Mathematics Alliance receives AMS Programs that Make A Difference Award
The National Alliance for Doctoral Studies in the Mathematical Sciences (the Mathematics Alliance) has been chosen to receive the 2017 Mathematics Programs that Make a Difference Award from the American Mathematical Society (AMS).
This award aims to recognize successful programs with replicable models that aim to bring more people from underrepresented backgrounds into the professional mathematics pipeline - from undergraduate programs to professional success. The AMS awards chooses its awardees for this honor from letters of recommendation and preference is given to programs with significant participation by underrepresented minorities.
The Math Alliance is honored "for its programs over the last 10 years promoting participation by groups underrepresented in doctoral programs in the mathematical sciences."
William McCallum of the University of Arizona, who served as chair of the award selection committee, said: "The Math Alliance shows what can be achieved when the community takes seriously the promise of equal opportunity for all mathematicians. By building a network of mentors and students united by their dedication to mathematics and to increasing diversity in the field, this program is having a strong positive effect that will continue for years to come. The AMS is very happy to recognize the Math Alliance with the Mathematics Programs that Make a Difference Award."
The main purpose of the Math Alliance is to ensure that students from underrepresented groups who have the ambition and desire to pursue graduate study in the mathematical sciences have an opportunity to do so in a supportive environment. The alliance helps students realize their potential for graduate work in these fields and nurtures them in their journey to becoming math science professionals.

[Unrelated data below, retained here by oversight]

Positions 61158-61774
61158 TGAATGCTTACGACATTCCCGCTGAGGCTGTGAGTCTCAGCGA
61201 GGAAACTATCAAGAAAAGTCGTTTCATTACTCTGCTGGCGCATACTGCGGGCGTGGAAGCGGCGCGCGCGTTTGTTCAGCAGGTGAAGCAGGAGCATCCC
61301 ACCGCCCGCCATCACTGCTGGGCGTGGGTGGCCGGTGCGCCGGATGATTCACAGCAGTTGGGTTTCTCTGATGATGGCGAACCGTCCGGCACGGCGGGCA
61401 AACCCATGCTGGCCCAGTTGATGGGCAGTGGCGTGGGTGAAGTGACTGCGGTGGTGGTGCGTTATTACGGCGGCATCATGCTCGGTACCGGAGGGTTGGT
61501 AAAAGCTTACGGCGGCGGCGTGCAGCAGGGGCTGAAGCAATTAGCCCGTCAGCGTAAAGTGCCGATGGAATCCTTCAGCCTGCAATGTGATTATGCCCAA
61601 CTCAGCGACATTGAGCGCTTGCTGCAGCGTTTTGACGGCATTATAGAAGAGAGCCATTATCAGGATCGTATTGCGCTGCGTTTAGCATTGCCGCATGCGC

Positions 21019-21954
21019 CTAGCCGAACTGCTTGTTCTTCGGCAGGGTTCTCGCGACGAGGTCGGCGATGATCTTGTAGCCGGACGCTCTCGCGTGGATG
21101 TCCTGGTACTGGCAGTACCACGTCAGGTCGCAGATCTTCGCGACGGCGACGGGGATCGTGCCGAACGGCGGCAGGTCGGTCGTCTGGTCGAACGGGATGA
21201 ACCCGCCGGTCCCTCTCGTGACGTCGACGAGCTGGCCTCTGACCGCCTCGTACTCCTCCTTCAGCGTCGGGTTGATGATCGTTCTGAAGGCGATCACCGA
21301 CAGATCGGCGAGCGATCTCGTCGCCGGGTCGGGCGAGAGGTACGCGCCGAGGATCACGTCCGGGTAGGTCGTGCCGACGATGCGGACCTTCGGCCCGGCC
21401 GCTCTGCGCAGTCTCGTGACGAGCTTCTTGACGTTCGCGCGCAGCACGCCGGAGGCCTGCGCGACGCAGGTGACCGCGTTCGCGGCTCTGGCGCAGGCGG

Now based at Purdue University, the Math Alliance began in 2001 as a partnership of three Iowa State Regents universities and four Historically Black Colleges and Universities and has grown into a national network of institutions and faculty that mentor minority students in both undergraduate and graduate programs. The work of the Math Alliance has received support from the National Science Foundation since 2002.
The Math Alliance holds the annual Field of Dreams Conference, attended in 2016 by 198 undergraduates and 115 faculty from 113 institutions. In addition, Alliance Mentors work at the predoctoral, masters, Ph.D., and post-doctoral levels to help students succeed in their studies and progress on to the next level. In 2015-16, the program listed 552 faculty mentoring over 600 active scholars. The Alliance has expanded its network 30-fold over the last 10 years and has recently been used as a model for a similar program in physics by the American Physical Society.
The ultimate goal of the Math Alliance is to spark a spiritual transformation within mathematical sciences departments as they progress away from the traditional model of weeding students out and towards embracing an inclusive model of helping all students succeed.